Frequently Asked Questions

We asked Kip to answer some of the most frequently asked questions regarding his work and the exhibition:

What are you?


I’m an artist, teacher, and student. Mostly.

As an artist, why did you select photography for your project?


We constantly have to prove we really are who we say we are through the use of photographs—driver’s licenses, passports, gym memberships, etc. I wanted to play with this established method of identification, but twist it around by giving participants the power to pick their own images—to look like themselves, but I wanted them to have input on this as well. That’s why I included the handwritten statements.

What message do you hope visitors walk away with after seeing your exhibition?


I’m most interested in celebration and reclamation—celebrating Hapa awareness and identity—reclamation of invisibility, ignorance, pejorative labels, and, for lack of a better term—community homelessness. I’d like kids to realize they’re not alone. Maybe adults, too.

Excerpts from the article featured in the summer issue of Member Magazine. Additional FAQ with Kip Fulbeck will be available July 2006.

Who is Kip Fulbeck?


Kip Fulbeck has been making films and art about Hapa identity since 1990. Known as the nation’s leading artist on the subject, he has spoken and exhibited his award-winning films, performance, and photography throughout the world, including PBS, the Whitney Museum of American Art Biennial, Singapore International Film Festival, Locarno International Film Festival, Los Angeles County Museum of Art, Bonn Videonale, the National Conference on Race in Higher Education, and the Honolulu Contemporary Arts Museum.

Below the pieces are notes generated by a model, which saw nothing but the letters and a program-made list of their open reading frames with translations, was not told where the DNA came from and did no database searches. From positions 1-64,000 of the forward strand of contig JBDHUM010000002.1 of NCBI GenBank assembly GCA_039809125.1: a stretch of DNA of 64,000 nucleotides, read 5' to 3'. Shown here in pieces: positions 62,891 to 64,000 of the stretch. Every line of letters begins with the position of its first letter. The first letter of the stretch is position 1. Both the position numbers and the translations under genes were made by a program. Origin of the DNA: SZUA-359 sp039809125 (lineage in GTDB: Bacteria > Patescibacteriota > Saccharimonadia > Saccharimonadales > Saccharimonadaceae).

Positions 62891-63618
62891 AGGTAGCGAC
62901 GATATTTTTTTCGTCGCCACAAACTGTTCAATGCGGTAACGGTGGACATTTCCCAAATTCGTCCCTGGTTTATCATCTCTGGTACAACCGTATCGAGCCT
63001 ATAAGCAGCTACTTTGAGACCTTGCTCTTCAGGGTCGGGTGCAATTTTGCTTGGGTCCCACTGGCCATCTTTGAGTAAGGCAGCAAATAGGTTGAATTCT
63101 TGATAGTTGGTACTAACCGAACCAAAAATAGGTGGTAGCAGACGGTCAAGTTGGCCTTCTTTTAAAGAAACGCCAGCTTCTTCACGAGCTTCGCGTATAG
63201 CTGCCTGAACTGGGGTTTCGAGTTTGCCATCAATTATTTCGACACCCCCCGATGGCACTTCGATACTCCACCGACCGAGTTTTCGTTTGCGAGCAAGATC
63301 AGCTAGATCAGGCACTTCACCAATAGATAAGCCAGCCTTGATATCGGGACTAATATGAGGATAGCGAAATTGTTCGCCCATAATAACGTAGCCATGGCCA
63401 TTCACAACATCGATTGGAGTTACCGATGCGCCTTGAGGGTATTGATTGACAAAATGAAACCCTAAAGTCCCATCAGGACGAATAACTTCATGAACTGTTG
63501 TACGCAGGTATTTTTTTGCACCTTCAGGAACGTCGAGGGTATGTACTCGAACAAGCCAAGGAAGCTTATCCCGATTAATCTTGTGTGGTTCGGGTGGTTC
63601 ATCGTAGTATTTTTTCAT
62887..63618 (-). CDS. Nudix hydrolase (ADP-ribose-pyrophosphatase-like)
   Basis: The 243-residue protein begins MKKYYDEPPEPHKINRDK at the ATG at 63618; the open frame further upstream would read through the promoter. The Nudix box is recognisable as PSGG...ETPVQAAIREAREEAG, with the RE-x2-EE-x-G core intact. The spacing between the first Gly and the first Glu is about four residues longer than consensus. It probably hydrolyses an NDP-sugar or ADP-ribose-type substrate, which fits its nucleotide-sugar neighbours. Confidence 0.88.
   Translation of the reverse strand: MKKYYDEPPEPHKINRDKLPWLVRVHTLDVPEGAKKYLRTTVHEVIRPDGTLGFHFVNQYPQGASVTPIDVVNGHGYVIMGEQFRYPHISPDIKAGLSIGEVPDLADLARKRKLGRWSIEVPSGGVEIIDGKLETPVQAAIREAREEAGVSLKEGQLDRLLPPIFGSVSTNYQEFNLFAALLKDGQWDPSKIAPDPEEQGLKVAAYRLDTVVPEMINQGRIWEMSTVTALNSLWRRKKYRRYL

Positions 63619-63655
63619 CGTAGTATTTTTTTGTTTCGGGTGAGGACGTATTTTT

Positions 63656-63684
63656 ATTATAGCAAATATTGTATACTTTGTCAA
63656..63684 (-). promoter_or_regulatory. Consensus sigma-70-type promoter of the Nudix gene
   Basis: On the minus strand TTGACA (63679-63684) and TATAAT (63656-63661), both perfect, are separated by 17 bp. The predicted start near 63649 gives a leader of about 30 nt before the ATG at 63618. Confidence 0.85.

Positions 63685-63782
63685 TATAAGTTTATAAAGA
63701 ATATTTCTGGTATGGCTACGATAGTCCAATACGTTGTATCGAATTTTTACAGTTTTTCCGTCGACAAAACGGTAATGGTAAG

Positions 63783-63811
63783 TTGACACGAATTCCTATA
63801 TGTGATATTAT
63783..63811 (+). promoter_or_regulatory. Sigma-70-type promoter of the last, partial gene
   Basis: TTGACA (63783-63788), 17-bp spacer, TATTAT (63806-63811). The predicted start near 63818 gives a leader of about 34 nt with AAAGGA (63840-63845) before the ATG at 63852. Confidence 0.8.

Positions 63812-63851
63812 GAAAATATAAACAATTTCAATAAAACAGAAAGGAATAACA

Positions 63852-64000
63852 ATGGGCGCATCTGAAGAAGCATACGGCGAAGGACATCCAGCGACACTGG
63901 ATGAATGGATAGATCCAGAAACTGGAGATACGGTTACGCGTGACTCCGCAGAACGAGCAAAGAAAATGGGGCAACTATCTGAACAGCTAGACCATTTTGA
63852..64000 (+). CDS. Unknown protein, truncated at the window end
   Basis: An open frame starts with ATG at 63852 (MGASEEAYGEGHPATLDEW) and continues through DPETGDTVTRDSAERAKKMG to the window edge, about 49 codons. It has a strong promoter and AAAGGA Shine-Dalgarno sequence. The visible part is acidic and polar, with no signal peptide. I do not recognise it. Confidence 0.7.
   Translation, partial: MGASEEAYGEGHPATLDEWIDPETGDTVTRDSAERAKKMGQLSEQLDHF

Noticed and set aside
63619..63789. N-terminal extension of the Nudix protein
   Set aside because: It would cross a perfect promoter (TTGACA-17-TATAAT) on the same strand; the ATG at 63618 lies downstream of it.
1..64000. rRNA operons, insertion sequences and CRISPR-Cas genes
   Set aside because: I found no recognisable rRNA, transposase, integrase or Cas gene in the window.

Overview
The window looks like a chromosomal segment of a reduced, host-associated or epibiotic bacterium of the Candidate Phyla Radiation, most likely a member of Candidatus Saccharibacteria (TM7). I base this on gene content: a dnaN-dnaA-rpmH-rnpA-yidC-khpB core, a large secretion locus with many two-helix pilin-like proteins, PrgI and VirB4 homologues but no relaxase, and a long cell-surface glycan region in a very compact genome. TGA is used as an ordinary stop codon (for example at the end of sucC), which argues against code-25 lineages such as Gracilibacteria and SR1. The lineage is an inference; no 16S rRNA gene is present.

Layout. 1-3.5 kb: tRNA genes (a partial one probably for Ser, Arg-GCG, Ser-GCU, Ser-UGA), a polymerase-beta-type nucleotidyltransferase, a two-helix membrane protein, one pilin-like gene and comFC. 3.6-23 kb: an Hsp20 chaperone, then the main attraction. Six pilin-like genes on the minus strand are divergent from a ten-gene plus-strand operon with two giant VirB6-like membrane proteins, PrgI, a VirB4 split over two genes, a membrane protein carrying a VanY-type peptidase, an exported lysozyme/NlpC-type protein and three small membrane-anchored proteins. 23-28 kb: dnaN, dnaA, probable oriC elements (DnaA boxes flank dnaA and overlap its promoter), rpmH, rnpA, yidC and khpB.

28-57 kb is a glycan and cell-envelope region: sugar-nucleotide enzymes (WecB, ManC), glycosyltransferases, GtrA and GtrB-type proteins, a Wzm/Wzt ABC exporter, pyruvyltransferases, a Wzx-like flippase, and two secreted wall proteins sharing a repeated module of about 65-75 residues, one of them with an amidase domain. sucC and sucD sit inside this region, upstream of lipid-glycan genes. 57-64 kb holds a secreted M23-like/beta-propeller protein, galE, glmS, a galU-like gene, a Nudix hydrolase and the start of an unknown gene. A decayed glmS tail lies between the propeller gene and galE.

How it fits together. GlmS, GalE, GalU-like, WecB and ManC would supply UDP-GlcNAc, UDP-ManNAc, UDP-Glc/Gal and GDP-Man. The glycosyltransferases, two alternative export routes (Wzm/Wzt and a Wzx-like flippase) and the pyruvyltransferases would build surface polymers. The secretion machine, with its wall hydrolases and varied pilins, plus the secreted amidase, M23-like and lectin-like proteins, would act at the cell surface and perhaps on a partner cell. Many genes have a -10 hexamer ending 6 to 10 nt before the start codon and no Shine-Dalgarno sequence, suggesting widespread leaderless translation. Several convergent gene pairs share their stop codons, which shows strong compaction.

The director of the landmark video Banana Split (1991) and author of Paper Bullets: A Fictional Autobiography (University of Washington Press, 2001), Fulbeck is the inaugural recipient of the Hapa Issues Forum Prism Award for the Arts. His photographic book, Part Asian, 100% Hapa has just been published by Chronicle Books. Fulbeck is currently Professor and Chair of Art at the University of California, Santa Barbara, where he is a three-time recipient of the Outstanding Faculty Member Award and also an affiliate faculty member in Asian American Studies and Film Studies. For more about Kip Fulbeck, visit or

Why is kip fulbeck: part asian, 100% hapa at the Japanese American National Museum?


Irene Hirano, President and CEO of the National Museum: “The Japanese American National Museum is honored to have kip fulbeck: part asian, 100% hapa presented at our institution. As an artist’s project, this exhibition delves into a subject of vital importance to not just the Japanese American community, but to our nation and our world. According to the last Census in 2000, one in three Japanese American is of multiracial heritage and individuals who self-identify as multi-ethnic are a growing segment of our country. The Japanese American National Museum intends to examine this subject thoroughly and this exhibition is just the first of many upcoming programs.”